double remquo(double x, double y, int *quo);
float remquof(float x, float y, int *quo);
long double remquol(long double x, long double y, int *quo);
Link with -lm.
Feature Test Macro Requirements for glibc (see feature_test_macros(7)):
remquo(), remquof(), remquol():
_XOPEN_SOURCE >= 600 || _ISOC99_SOURCE ||
_POSIX_C_SOURCE >= 200112L;
or cc -std=c99
These functions compute the remainder and part of the quotient upon
division of x by y. A few bits of the quotient are stored via the quo
pointer. The remainder is returned as the function result.
The value of the remainder is the same as that computed by the remain-
The value stored via the quo pointer has the sign of x / y and agrees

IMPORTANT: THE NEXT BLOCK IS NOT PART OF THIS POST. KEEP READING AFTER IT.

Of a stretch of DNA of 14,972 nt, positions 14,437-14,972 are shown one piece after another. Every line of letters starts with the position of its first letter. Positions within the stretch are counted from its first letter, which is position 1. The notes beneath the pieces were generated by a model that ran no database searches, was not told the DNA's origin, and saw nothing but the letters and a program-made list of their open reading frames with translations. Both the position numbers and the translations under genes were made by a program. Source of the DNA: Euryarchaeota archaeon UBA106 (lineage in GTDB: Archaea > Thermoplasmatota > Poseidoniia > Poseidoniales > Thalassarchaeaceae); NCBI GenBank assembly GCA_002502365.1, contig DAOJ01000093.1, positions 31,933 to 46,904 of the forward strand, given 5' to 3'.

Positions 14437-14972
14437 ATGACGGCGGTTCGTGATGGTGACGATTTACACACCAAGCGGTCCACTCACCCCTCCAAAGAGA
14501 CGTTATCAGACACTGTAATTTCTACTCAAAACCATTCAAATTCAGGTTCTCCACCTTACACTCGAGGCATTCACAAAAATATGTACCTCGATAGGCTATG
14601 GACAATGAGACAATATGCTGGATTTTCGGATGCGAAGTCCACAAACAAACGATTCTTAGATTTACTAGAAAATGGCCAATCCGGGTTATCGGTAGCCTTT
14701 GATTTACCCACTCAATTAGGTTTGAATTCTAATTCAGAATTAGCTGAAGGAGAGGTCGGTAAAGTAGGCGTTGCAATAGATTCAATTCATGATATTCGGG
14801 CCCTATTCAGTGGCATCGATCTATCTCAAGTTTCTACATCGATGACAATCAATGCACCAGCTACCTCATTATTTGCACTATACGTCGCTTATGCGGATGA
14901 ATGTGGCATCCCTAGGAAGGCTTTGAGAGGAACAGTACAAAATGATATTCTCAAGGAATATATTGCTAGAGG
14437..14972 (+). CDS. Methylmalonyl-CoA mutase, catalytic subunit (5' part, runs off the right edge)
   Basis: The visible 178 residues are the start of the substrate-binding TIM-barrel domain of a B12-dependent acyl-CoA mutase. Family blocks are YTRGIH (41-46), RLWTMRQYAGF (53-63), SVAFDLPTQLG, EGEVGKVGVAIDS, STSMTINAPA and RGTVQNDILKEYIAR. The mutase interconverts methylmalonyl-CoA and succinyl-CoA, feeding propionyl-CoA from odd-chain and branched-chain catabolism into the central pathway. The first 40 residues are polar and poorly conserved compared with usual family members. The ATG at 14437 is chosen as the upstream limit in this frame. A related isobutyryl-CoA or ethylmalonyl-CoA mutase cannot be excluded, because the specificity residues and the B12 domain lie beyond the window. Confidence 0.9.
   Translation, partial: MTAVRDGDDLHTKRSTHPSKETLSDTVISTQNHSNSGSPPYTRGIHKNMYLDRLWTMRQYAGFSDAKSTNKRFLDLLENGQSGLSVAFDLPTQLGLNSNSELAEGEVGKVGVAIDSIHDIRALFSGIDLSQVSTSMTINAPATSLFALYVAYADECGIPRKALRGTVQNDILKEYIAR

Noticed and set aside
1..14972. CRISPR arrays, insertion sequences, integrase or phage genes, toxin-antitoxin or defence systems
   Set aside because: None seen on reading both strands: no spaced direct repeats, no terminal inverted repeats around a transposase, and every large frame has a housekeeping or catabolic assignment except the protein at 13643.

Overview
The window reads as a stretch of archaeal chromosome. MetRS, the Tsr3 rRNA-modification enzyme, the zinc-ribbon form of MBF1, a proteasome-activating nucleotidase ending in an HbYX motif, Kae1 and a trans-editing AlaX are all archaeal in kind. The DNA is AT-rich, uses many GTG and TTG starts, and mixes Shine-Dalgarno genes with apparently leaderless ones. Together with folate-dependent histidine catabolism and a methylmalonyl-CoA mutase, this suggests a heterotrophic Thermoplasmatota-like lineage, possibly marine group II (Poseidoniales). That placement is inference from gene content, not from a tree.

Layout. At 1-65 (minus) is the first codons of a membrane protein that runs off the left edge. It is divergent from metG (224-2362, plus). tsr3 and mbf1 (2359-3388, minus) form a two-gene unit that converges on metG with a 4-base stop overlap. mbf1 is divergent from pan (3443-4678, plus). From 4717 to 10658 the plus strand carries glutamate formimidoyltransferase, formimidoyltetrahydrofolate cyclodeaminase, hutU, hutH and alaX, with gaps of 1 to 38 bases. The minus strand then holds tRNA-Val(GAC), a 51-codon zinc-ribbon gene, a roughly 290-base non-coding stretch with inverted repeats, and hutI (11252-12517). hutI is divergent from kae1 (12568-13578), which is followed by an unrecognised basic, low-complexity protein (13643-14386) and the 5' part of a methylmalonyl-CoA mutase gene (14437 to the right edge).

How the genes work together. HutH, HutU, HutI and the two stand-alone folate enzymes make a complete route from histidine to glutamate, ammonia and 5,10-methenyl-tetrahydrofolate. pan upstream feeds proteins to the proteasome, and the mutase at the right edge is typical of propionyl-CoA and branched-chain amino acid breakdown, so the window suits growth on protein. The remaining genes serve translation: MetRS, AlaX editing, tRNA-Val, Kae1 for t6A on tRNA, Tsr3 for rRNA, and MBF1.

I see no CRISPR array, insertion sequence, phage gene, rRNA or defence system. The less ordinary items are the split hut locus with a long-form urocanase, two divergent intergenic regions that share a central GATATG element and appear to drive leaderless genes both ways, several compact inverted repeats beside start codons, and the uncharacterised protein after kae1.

with the quotient in at least the low order 3 bits.
For example, remquo(29.0, 3.0) returns -1.0 and might store 2. Note
that the actual quotient might not fit in an integer.
On success, these functions return the same value as the analogous
functions described in remainder(3).
If x or y is a NaN, a NaN is returned.
If x is an infinity, and y is not a NaN, a domain error occurs, and a
NaN is returned.
If y is zero, and x is not a NaN, a domain error occurs, and a NaN is
See math_error(7) for information on how to determine whether an error
has occurred when calling these functions.
The following errors can occur:
Domain error: x is an infinity or y is 0, and the other argument is not
An invalid floating-point exception (FE_INVALID) is raised.
These functions do not set errno.
C99, POSIX.1-2001, POSIX.1-2008.
fmod(3), logb(3), remainder(3)
This page is part of release 4.04 of the Linux man-pages project. A
description of the project, information about reporting bugs, and the
latest version of this page, can be found at
GNU 2015-04-19 REMQUO(3)
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